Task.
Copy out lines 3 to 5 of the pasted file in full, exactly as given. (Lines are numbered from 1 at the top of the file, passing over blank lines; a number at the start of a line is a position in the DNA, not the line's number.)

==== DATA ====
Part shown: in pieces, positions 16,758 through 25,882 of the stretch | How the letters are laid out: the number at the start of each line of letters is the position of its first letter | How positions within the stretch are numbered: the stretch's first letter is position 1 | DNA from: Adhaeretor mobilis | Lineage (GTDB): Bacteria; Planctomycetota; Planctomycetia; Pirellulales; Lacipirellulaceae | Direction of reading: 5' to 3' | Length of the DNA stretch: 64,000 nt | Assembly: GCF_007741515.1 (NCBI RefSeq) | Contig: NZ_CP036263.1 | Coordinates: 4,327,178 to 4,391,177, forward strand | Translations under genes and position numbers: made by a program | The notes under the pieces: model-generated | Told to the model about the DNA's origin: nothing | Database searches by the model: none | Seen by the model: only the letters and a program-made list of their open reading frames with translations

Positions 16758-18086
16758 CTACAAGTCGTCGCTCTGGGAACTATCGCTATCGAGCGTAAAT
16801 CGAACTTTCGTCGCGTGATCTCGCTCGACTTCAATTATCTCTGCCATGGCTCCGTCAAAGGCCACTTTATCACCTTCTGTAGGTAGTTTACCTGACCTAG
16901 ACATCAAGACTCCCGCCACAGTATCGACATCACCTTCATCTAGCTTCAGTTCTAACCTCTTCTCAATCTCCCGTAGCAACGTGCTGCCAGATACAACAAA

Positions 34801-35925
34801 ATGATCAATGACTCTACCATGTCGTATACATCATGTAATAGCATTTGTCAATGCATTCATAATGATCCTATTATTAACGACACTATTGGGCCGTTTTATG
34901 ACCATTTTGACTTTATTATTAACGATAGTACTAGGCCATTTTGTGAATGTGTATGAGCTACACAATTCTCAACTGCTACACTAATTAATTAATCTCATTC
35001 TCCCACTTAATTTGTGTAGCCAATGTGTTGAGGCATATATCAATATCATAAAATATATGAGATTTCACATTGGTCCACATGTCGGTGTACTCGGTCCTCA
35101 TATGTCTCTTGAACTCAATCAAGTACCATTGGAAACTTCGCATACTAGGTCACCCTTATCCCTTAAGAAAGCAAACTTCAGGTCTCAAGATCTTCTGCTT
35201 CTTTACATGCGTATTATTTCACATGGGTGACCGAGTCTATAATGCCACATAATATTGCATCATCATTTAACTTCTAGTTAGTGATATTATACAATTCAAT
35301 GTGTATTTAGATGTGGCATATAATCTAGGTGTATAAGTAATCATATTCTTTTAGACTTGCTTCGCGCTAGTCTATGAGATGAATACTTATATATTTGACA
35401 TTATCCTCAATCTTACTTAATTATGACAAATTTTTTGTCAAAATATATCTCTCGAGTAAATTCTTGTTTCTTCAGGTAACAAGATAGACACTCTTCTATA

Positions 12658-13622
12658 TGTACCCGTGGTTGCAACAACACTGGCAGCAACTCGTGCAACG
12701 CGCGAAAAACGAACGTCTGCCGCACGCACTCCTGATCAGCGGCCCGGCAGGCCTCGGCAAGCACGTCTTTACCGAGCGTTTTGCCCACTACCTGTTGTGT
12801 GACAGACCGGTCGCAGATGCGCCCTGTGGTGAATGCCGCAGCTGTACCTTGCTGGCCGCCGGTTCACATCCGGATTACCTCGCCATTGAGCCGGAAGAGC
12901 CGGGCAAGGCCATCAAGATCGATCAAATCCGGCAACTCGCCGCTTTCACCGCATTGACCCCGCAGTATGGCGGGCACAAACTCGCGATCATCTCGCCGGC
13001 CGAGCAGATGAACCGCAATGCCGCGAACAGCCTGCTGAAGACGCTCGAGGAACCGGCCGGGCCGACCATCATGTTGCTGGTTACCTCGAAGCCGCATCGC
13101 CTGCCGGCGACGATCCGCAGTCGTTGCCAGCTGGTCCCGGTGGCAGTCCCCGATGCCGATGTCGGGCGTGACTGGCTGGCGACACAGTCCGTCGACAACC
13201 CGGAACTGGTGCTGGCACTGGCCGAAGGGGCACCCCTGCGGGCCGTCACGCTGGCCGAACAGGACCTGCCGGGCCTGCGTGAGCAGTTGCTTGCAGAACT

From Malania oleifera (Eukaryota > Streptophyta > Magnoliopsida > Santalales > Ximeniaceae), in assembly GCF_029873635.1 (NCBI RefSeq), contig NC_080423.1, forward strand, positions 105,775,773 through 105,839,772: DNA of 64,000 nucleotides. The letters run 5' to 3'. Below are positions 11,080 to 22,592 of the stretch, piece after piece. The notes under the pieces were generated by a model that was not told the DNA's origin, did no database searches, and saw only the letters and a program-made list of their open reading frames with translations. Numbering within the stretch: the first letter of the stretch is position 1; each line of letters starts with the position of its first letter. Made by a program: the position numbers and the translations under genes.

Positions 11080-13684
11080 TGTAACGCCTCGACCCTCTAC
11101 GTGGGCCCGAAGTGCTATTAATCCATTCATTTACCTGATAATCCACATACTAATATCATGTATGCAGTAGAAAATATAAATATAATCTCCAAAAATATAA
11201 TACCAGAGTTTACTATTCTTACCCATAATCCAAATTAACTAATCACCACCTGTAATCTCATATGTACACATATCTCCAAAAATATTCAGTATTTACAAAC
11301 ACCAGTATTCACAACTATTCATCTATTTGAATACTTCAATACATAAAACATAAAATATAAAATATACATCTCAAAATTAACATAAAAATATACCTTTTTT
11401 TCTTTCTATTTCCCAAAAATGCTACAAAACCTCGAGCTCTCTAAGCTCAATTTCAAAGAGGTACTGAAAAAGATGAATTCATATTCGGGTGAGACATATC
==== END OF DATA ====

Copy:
16758 CTACAAGTCGTCGCTCTGGGAACTATCGCTATCGAGCGTAAAT
16801 CGAACTTTCGTCGCGTGATCTCGCTCGACTTCAATTATCTCTGCCATGGCTCCGTCAAAGGCCACTTTATCACCTTCTGTAGGTAGTTTACCTGACCTAG
16901 ACATCAAGACTCCCGCCACAGTATCGACATCACCTTCATCTAGCTTCAGTTCTAACCTCTTCTCAATCTCCCGTAGCAACGTGCTGCCAGATACAACAAA